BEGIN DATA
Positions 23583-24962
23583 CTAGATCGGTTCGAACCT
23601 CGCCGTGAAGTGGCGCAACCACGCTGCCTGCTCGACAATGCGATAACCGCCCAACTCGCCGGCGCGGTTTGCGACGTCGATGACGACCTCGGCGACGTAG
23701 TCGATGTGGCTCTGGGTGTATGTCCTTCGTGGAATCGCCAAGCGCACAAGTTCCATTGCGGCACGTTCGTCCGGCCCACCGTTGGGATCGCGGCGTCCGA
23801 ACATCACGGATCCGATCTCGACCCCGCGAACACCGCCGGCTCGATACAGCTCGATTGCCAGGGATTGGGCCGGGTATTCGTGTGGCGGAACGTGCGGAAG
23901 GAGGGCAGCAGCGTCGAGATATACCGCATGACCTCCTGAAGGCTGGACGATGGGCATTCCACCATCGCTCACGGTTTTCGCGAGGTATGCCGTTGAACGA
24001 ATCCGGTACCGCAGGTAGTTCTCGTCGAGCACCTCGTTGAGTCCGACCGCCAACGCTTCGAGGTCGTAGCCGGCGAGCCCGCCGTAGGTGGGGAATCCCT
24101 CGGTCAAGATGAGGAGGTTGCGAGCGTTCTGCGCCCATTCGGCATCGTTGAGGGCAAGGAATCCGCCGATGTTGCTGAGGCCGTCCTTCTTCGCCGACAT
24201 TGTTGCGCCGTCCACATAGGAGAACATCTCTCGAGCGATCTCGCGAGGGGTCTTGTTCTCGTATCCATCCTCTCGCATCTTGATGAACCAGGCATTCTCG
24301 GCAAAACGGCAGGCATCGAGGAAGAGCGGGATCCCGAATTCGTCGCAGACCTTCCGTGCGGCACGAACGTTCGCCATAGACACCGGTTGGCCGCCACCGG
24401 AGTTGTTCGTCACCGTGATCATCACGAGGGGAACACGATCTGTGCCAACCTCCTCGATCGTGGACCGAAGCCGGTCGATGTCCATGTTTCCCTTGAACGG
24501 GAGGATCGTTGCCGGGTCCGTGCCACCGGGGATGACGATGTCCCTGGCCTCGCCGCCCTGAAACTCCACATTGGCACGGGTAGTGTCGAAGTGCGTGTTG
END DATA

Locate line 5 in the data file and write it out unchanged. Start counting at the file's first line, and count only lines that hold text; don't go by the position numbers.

23801 ACATCACGGATCCGATCTCGACCCCGCGAACACCGCCGGCTCGATACAGCTCGATTGCCAGGGATTGGGCCGGGTATTCGTGTGGCGGAACGTGCGGAAG